Last week my husband celebrated his 40th birthday. This momentous birthday happened to coincide with my need to try out a tiered cake.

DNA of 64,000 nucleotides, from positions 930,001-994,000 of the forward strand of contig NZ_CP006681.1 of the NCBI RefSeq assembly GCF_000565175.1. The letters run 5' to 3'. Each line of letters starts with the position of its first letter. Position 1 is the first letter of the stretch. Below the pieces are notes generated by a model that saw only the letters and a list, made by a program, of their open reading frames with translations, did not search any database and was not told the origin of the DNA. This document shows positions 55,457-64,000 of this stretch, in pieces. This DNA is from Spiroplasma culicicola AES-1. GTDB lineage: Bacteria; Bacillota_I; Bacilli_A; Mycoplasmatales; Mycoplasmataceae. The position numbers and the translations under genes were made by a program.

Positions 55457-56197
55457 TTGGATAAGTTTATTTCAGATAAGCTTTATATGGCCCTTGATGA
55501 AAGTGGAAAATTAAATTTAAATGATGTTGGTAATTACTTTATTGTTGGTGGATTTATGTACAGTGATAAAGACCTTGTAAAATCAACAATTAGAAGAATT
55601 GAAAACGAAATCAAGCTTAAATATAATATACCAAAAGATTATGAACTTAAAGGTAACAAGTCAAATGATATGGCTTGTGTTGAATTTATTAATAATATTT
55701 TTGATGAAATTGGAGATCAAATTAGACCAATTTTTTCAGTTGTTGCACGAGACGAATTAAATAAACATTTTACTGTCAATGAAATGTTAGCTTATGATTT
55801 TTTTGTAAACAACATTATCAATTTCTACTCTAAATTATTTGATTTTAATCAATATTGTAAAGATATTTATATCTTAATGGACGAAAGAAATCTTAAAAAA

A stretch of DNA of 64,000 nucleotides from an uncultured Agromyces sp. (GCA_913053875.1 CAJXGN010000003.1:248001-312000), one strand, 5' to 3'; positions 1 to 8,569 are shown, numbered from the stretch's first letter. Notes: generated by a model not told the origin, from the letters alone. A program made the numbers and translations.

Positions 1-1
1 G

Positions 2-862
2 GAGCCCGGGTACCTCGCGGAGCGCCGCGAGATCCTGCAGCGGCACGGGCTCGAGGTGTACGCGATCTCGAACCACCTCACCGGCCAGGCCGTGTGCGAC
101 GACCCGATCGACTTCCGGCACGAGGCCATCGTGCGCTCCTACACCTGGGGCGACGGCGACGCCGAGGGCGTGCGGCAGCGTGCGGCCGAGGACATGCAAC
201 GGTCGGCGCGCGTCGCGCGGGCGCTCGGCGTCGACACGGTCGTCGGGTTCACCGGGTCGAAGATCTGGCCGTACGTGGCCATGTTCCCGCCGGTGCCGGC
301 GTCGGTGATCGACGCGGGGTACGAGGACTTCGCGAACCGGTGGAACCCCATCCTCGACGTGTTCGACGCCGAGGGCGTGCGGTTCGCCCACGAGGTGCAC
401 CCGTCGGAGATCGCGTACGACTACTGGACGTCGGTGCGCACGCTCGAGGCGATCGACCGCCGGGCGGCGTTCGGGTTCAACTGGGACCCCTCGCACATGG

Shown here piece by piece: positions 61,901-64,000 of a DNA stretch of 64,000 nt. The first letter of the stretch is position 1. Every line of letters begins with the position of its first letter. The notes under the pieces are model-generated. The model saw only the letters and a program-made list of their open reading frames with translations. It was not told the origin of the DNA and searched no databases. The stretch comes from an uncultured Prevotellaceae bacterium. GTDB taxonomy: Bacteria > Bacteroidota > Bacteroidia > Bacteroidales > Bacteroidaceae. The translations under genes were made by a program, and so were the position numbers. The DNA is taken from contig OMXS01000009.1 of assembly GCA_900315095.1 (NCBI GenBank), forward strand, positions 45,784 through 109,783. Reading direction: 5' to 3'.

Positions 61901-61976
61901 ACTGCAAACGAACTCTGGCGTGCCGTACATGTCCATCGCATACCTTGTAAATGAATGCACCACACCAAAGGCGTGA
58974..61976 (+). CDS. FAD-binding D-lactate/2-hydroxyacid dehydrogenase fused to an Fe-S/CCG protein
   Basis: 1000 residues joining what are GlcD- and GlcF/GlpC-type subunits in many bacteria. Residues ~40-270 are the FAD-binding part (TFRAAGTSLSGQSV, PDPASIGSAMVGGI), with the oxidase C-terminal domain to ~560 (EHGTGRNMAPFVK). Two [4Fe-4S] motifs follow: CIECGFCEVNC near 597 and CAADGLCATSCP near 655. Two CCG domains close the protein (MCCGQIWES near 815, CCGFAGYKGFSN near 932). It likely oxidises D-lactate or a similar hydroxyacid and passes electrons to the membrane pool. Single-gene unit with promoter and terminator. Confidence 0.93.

If you had asked me a year ago if I’d ever make a tiered cake, I probably would laughed, but here I was, scheming to plan a party for my husband so I’d have an excuse to make one. Making a crazy tiered cake for my husband’s birthday party seemed a little over the top, even for his 40th birthday, so I asked two friends who also have October birthdays if they wanted to celebrate together. Three cool people, three birthdays, three layers of cake — a perfect combination.My husband had dropped some not so subtle hints about a chocolate cake with chocolate frosting. Since I knew I’d have to make multiple batches to fill three 8-inch pans, three 6-inch pans, and two 5-inch pans, I asked what he thought about layering in some strawberry cake as well. chocolate cake would fill two 8-inch pans, two 6-inch pans, and one 5-inch pan. A single recipe the addictive strawberry cake recipe I’d recently tried from Smitten Kitchen would fill one 8-inch pan, two 6-inch pans, and two 5-inch pans. His willingness to scale the strawberry recipe assured me that he felt okay about layering it into the mix. Making one recipe of strawberry cake would actually give me two extra cake layers. It seemed silly to scale down the full recipe to an odd proportion to make it fit into the number of pans I needed, especially when I saw an extra layer or two as a bonus. My biggest concern about making this cake centered on leveling it. I like to eyeball things, which doesn’t always turn out for the best when cutting rounded tops off of cakes so they’ll stack well. I’ve made some lopsided cakes, it’s true, but this has never really mattered so much before. I knew that once I started stacking cake upon cake upon cake, a little lopsidedness would surely result in enormous disaster. These extra layers would be my insurance in case I really screwed up my trimming. I’d decided to try finding some object of the right thickness to drop in the cake pans underneath the baked and cooled cakes. This would enable me to use the edge of the pan to guide the knife while trimming, which would ideally result in a smooth, level surface. I had some cardboard cake rounds, but they were too thin. In the end, I used some of my kids’ foam letters. They worked perfectly. I hope my kids don’t miss their letters, which I’ve now claimed as my own. chocolate sour cream frosting to the cake. marshmallow fondant and cut out about a million tiny ghosts for decorating the cake. Rain had poured down during those two days, so instead of the hardened ghosts I’d planned for, the damp air turned them into a gooey mess. Fortunately I had some leftover fondant, so I made more ghosts without too much trouble.